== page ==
Boucher Online Privacy Bill Descends on Industry

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privacy_smallADOTAS – So last fall Rep. Rick Boucher (D-Va.) — chair of the House Subcommittee on Communications, Technology and the Internet (also known in Washington as “The Tubes”) — promised online privacy legislation before Congress’ winter break. And that’s why it’s being introduced now as summer is sweeping its way through the nation.

Granted, Congress has had a busy year, with all that filibustering and health reform and financial reform and reform reform…. Only so much can be done during those 91 days in session. (Did you know House members get 271 days of recess? Maybe not last year because a certain president hauled their lazy asses into the Capitol to actually pass legislation.)

But after more than a year of development, the timing of the bill’s introduction is pretty good considering it comes on the heels of the launch of Facebook’s Open Graph (adding Like buttons the Internet over) and partner site program. Data privacy is on the minds of millions of Facebook users and browsers of the web — as well as congresspeople. Last week a motley band of senators wrote a snippy letter to Facebook CEO Mark Zuckerberg expressing their displeasure over the social networks latest switches.

Yesterday at an American Business Media conference, Boucher gave a preview of the draft legislation, which is co-sponsored by Rep. Cliff Stearns (R-Fla.) and appeared live on their websites at noon today. Bipartisan agreement can always be found if those subjected to the legislation can be easily demonized (awesome for electoral gain!). Sleazy advertisers with crooked teeth and greasy hair using your private online data for god-knows-what? Someone save the children!

Boucher and co. are proposing to regulate how companies collect online data and how that data is used for ad targeting, something the online ad industry has argued it can self-regulate at a series of Federal Trade Commission privacy roundtables.

In its current form, publishers would be required to disclose to consumers what data is collected, how it’s used and whom it’s shared with. It also requires pubs to offer an opt-out directly on the site — probably similar to what Google, Yahoo and others have recently introduced.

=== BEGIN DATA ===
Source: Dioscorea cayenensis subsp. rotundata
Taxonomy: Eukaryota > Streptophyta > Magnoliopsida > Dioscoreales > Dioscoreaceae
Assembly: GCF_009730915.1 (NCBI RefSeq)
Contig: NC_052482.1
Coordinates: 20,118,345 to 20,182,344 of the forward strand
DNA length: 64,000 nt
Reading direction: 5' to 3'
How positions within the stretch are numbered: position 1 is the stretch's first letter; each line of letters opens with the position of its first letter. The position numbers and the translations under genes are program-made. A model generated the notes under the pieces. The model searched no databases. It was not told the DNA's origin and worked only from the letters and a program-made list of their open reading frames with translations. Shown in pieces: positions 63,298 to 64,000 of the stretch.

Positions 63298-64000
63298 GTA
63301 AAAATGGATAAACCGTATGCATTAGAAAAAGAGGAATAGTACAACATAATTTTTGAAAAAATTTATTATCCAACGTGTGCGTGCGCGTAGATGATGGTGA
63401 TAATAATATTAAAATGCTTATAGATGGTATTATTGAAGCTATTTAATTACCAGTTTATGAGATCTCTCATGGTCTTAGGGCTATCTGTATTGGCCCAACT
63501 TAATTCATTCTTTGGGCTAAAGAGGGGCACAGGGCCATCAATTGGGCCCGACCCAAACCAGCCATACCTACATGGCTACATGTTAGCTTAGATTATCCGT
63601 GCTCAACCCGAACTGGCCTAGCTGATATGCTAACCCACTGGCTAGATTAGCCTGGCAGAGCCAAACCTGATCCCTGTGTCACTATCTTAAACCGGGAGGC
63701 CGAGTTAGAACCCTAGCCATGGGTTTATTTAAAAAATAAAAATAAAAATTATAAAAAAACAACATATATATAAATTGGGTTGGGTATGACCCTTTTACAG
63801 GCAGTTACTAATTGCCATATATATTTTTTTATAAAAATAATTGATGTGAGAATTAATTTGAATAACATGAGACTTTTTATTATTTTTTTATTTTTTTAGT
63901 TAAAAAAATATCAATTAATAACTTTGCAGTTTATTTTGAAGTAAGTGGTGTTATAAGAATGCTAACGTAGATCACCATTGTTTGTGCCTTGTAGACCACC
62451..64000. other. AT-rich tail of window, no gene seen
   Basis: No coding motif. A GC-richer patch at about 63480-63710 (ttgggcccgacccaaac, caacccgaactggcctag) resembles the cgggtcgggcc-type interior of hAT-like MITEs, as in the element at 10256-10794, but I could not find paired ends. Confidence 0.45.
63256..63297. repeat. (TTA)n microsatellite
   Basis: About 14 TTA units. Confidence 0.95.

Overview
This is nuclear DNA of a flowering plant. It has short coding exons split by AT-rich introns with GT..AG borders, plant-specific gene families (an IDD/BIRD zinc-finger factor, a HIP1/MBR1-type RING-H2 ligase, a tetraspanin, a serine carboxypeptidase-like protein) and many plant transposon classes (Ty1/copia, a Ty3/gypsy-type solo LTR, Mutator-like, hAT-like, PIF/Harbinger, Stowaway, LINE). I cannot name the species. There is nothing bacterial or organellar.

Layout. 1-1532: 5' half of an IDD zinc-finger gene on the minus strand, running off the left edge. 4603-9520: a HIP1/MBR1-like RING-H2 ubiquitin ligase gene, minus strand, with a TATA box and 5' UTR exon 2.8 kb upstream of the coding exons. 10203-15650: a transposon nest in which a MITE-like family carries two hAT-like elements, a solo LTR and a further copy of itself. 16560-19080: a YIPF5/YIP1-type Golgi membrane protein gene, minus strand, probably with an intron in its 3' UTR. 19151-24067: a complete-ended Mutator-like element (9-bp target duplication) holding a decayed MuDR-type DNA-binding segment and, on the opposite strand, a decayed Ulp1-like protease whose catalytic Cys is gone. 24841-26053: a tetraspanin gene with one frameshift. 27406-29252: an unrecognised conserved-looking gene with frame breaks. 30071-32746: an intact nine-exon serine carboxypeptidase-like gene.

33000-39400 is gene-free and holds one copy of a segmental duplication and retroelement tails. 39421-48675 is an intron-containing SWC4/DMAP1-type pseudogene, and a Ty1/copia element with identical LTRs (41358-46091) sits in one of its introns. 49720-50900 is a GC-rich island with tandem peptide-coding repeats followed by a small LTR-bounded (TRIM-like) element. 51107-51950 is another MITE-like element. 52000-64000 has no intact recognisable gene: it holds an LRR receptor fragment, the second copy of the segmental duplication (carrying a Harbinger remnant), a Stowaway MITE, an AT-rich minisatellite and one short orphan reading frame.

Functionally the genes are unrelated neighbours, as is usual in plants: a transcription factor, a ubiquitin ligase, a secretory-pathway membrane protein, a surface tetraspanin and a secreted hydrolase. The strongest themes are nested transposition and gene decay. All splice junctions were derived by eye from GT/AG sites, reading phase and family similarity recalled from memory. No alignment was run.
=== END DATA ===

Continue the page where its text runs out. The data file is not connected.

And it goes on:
Third-party data collectors, however, have a whole other set of regs to deal with — consumers would have to opt in for those companies to use their information. But third parties can get around this if their targeted advertising shows all parties that made the ad appear in front of that particular consumer and what data of his/hers was collected — as well as the opportunity to opt out.

In a release accompanying the draft legislation, Boucher acknowledged that advertising keeps most Internet content free and promised that his legislation would not trouble the water.

“Our goal is to encourage greater levels of electronic commerce by providing to Internet users the assurance that their experience online will be more secure,” Boucher said. “That greater sense of privacy protection will be particularly important in encouraging the trend toward the cloud computing.”

Of course advertisers and marketers call it an affront to industry growth. The Interactive Advertising Bureau is calling up the troops for a meeting of the Public Policy Council on May 11. Council members — which include data collectors such as Bluekai and Audience Science as well as large publishers — will get a legislative update from representative on the committee. (Anybody want to start a pool for guessing who it is?)

After a two-month feedback-gathering period, the plan is for a revised bill to make its way to a House subcommittee hearing before it attempts the obstacle course that is getting laws through our legislative system. Hooray for bureaucracy!